There is also evidence that feelings of threat are associated with endorsement of “binding” (but not “individualizing”) moral foundations. For instance, Van Leeuween and Park [45] observed that individuals who scored relatively high on “perceptions of dangerous world” were more likely to prioritize ingroup loyalty, obedience to authority, and the enforcement of purity sanctions. Two other studies suggest that temporarily heightening existential motivation increases the psychological appeal of “binding” moral foundations. Van de Vyver et al. [43] observed in two nationally representative samples that survey respondents were more enthusiastic about ingroup loyalty and less enthusiastic about fairness shortly after (vs. shortly before) the London bombings of July 7, 2005. These respondents also exhibited greater prejudice toward Muslims and immigrants after the attack. Furthermore, Tamborini, Hofer, Prabhu, and Klebig [61] demonstrated that exposure to news about a terrorist attack increased the salience of obedience to authority and, relatedly, undermined prosocial behavioral intentions with respect to outgroup members. The results of these studies suggest that theories of moral foundations and motivated social cognition are in fact compatible rather than incompatible, as noted by Van Leeuween and Park [45].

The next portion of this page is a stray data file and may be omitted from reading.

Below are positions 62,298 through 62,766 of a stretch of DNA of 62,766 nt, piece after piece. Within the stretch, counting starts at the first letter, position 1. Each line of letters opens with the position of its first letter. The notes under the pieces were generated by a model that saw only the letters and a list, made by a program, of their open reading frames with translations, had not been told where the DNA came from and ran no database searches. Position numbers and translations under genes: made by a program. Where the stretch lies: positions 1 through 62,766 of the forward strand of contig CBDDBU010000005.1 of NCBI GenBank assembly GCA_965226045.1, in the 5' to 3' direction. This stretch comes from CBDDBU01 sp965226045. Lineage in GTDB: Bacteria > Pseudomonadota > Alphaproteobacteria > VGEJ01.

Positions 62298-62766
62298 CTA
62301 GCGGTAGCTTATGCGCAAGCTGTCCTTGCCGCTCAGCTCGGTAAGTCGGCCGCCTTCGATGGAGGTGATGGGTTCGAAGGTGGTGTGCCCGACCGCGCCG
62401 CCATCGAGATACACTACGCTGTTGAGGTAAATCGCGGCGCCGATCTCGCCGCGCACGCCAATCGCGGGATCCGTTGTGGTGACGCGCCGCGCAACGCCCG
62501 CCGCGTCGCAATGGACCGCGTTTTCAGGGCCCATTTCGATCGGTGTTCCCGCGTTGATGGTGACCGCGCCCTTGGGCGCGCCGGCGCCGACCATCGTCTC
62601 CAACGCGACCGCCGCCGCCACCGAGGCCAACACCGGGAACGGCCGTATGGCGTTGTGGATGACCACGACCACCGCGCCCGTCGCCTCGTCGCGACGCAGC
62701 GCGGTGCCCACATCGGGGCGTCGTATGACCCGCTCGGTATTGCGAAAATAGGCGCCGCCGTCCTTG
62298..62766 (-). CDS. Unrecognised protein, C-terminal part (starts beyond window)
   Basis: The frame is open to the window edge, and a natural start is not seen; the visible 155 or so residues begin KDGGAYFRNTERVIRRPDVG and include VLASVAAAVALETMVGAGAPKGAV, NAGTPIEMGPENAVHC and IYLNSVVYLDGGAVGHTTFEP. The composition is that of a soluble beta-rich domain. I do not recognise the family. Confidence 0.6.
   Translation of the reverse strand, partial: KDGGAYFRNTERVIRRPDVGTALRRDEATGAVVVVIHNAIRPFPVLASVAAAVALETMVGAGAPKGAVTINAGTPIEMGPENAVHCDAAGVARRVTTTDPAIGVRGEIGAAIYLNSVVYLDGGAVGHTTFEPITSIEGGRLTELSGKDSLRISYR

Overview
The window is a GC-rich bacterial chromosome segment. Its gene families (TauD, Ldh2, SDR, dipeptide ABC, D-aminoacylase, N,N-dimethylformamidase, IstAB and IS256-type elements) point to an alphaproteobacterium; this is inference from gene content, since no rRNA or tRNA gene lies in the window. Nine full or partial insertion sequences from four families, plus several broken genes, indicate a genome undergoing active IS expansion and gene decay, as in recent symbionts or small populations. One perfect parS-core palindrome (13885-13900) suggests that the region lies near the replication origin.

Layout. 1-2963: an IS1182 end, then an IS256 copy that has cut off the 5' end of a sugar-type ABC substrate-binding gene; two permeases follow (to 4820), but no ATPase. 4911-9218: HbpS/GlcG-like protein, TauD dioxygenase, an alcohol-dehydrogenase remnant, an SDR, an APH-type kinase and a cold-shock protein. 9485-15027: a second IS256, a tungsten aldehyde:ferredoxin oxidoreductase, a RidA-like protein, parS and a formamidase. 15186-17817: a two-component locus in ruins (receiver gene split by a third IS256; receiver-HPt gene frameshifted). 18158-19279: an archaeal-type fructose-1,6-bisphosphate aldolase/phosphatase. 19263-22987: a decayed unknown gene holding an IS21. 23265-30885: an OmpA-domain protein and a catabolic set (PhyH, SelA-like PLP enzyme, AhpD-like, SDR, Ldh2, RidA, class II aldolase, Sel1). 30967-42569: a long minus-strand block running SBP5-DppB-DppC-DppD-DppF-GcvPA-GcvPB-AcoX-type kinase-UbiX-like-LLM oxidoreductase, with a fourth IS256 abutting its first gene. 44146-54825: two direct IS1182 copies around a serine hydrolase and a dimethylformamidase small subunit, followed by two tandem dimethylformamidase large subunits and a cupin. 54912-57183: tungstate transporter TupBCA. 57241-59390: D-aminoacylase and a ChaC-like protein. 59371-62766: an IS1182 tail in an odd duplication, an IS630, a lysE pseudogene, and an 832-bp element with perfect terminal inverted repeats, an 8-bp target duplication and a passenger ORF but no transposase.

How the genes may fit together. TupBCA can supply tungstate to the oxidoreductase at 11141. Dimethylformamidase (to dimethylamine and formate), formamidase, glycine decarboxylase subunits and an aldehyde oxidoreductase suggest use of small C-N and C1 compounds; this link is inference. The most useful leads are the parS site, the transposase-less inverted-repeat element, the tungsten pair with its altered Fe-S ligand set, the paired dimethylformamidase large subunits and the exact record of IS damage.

Overview of the present research program